Unexpected plot twists are creative devices that are often used in works of fiction including novels, movies, and TV series. They help add intrigue and shock to a plot and are basically used by writers to raise the tension in their stories.
Without a plot twist, a movie or a novel will be pretty much boring since its end will be foreseen by most of the audience.
Today’s audience goes into a movie or a novel in anticipation of a plot twist; hence, if a plot twist used by a writer in a work of fiction is predictable, it will fail to captivate the audience who will be left disappointed with the story’s outcome.
Creating a good plot twist is vital for various reasons. Apart from the fact that it helps to consolidate on the tension built up in a story, it also plays a key role in resolving the conflict in the story.
There are some tips that can be adopted when creating unexpected plot twists for movies, TV series, and works of literature. These 7 basic tips are certain to help a writer properly execute an unexpected plot twist when working on a story.
Become the audience
This is essential to the successful execution of a plot twist. It may sound like an obvious piece of advice, but the benefits of engaging in this practice are immeasurable. When a writer examines his or her story from the viewpoint of the audience, it becomes easier to put aside creative bias and focus on the story’s entertainment value.
This approach can also be used for creating unexpected plot twists. When plotting a story, it is wise to look at the story through the lens of the reader or audience. This helps the writer to know what the audience expects from the story, and having this knowledge makes it easy for the writer to add a twist to the story.
The movie audience and readers of fictional works are able to detect poorly written plot twists miles away. So if a writer assesses his or her story and easily senses the emergence of the plot twist, there is good chance the audience will also be able to figure it out without any sweat.
List every possible resolution to the story’s main conflict
The plot of a story is often centered on a particular conflict that ends up being resolved in the end. The resolution, which often takes place in the third act, is the pivotal moment of the story that usually carries the plot twist.
One way a writer can properly execute a plot twist is to list every possible scenario that will lead to the resolution of the story’s conflict. This list should include the most obvious resolution to the story as well as the most bizarre scenario. Doing this allows the writer to incorporate a twist that stuns the audience but still makes the resolution believable.
Allow the plot to misdirect the audience
This is a quite common technique where the writer uses a little bit of misdirection to sheath the underlying plot from the audience, only to let it out in a shocking reveal. Most times when this method is applied, the plot twist turns out to be status quo of the story that is been masked by the preceding plot.
The plot mechanism of misdirection can be quite successful when executed well as seen in the movie, A Beautiful Mind, where the twist reveals that Russell Crowe’s character was actually suffering from paranoid schizophrenia, and wasn’t really experiencing the events in the movie.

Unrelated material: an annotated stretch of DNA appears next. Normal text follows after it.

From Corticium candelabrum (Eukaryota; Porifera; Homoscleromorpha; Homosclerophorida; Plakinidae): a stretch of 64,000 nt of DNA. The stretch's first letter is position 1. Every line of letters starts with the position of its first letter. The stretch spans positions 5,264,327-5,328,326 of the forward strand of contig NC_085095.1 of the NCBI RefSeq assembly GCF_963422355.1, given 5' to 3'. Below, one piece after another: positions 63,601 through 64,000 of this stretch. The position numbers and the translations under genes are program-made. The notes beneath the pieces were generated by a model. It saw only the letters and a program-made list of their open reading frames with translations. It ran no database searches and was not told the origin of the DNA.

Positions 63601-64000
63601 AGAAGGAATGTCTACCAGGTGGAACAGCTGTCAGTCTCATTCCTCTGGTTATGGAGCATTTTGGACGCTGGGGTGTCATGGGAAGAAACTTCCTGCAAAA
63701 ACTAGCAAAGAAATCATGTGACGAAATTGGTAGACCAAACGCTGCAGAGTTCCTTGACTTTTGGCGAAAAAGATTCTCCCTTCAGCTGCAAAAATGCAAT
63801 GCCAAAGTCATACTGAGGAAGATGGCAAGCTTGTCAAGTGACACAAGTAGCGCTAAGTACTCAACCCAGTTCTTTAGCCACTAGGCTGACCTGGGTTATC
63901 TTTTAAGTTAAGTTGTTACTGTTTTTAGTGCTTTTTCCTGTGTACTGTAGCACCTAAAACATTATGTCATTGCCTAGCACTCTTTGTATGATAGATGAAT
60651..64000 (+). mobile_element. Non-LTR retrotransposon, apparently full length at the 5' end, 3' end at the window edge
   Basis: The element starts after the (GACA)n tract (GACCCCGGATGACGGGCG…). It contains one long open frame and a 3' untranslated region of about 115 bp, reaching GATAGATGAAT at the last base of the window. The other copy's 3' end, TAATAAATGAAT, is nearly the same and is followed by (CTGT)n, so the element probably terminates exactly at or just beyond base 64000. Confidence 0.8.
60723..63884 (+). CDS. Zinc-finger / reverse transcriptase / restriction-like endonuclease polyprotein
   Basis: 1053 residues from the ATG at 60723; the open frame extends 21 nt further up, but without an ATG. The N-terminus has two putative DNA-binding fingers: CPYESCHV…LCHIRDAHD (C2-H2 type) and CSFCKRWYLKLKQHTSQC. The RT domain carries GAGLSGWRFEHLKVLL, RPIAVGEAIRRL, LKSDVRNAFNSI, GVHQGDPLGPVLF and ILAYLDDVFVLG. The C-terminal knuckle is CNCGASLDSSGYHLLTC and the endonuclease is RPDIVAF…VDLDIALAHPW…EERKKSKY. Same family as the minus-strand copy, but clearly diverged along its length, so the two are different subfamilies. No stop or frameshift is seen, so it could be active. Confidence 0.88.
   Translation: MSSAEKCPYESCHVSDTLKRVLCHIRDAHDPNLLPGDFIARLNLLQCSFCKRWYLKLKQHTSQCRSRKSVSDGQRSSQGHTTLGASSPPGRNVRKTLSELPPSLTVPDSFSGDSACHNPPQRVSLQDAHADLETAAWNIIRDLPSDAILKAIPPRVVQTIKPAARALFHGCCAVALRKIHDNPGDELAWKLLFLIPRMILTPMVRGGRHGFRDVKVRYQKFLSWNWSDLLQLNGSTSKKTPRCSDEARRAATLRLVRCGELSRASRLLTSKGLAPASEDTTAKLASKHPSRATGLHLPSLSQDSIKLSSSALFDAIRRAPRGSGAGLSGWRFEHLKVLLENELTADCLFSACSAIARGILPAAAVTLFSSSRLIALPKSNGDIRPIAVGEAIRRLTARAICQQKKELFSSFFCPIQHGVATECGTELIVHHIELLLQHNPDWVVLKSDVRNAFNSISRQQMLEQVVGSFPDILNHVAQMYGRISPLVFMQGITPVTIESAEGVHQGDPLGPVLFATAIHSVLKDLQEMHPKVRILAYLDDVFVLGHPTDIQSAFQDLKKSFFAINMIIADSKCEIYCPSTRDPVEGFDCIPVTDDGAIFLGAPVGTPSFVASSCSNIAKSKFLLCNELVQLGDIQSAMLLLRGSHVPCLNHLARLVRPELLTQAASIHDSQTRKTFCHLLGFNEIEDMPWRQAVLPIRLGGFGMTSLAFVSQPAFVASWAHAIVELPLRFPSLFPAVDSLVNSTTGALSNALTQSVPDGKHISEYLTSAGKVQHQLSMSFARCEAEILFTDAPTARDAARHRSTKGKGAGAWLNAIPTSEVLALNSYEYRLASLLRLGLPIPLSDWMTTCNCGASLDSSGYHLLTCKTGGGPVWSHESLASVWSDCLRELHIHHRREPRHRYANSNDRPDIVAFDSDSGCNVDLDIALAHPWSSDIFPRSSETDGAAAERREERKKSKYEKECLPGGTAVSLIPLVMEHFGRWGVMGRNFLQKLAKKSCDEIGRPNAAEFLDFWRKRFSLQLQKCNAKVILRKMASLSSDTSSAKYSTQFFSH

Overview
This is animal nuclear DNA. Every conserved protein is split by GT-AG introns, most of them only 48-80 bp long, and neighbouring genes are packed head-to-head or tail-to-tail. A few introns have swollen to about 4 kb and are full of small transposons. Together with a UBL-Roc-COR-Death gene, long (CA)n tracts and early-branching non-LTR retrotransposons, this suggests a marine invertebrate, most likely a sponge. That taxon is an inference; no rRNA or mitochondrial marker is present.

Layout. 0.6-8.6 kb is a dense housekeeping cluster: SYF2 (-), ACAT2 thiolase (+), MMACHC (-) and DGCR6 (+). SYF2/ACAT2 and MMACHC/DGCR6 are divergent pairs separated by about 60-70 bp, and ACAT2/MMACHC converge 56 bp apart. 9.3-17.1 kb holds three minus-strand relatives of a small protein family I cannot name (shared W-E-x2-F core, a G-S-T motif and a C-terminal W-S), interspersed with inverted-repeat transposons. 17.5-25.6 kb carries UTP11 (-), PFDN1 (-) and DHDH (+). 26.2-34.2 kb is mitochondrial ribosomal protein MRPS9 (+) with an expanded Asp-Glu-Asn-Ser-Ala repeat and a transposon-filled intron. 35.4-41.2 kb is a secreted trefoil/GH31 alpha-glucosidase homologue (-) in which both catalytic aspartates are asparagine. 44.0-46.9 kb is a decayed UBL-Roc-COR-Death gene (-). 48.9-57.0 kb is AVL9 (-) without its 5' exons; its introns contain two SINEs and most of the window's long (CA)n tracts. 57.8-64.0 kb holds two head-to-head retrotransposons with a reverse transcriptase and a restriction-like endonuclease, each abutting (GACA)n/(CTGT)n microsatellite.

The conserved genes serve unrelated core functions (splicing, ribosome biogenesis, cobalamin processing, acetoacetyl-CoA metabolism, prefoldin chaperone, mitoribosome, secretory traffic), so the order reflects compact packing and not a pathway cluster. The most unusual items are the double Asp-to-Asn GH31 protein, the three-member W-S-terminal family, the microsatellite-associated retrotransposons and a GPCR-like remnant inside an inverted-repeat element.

On the downside, The Village by M Night Shyamalan, has one of the poorest executions of plot twists due to the fact that it went overboard with the misdirection.
Proper foreshadowing is important
Unexpected plot twists are like unscheduled bus stops, they can be quite unsettling. It is, thus, important for a writer to hint at the existence of the twist before it plays out in the story. Doing this doesn’t really eliminate the shock that accompanies the execution of the twist; it does, however, help to make the twist more believable.
Foreshadowing is a common plot device that basically sets the foundation to a plot twist. It ensures that the audience, while stunned at the unraveled twist, isn’t confused. A writer must not be obvious when foreshadowing a plot twist; in fact, a plot twist can be said to be properly foreshadowed if the audience only alludes to hint’s existence after the twist has been executed.
Let the plot twist be naturally created
The proper way to execute a plot twist is to involve story elements that are crucial to the movement of the plot. This means that the characters, settings, and the created conflicts should play a pivotal role in resolving the story.
When a writer fails to do this and chooses to bring in external factors, the resolution can no longer be called a plot twist; rather, it is referred to as a deus ex machina. This is a common trope in fictional works that is used to resolve the conflict of a poorly written story.
Emphasize on believability
The most important goal of a writer when creating the plot twist is to sell it to the audience. This will almost be impossible to achieve if the twist isn’t believable. Regardless of what the center plot of the story entails, the final act that resolves the main conflict must be within the realm of possibility. If this isn’t the case, the twist will lack substance and the whole story will crumble.
Use subplots to create plot twists
This is also a very common practice in creative writing. It is used when the writer is unable to create a twist in the main plot of the story. A subplot can indeed be used to both foreshadow and set up the plot twist. It is not only a valuable plot device that improves an entire story, it can also be used to incorporate a twist that changes the direction of the main plot.
Conclusion – what’s the fuss about unexpected plot twists?
Even though plot twists are often the smallest aspects of stories, they play very crucial roles implementing story resolutions. A good plot twist can save a very poorly written story, and a badly written plot twist can make a good story forgettable.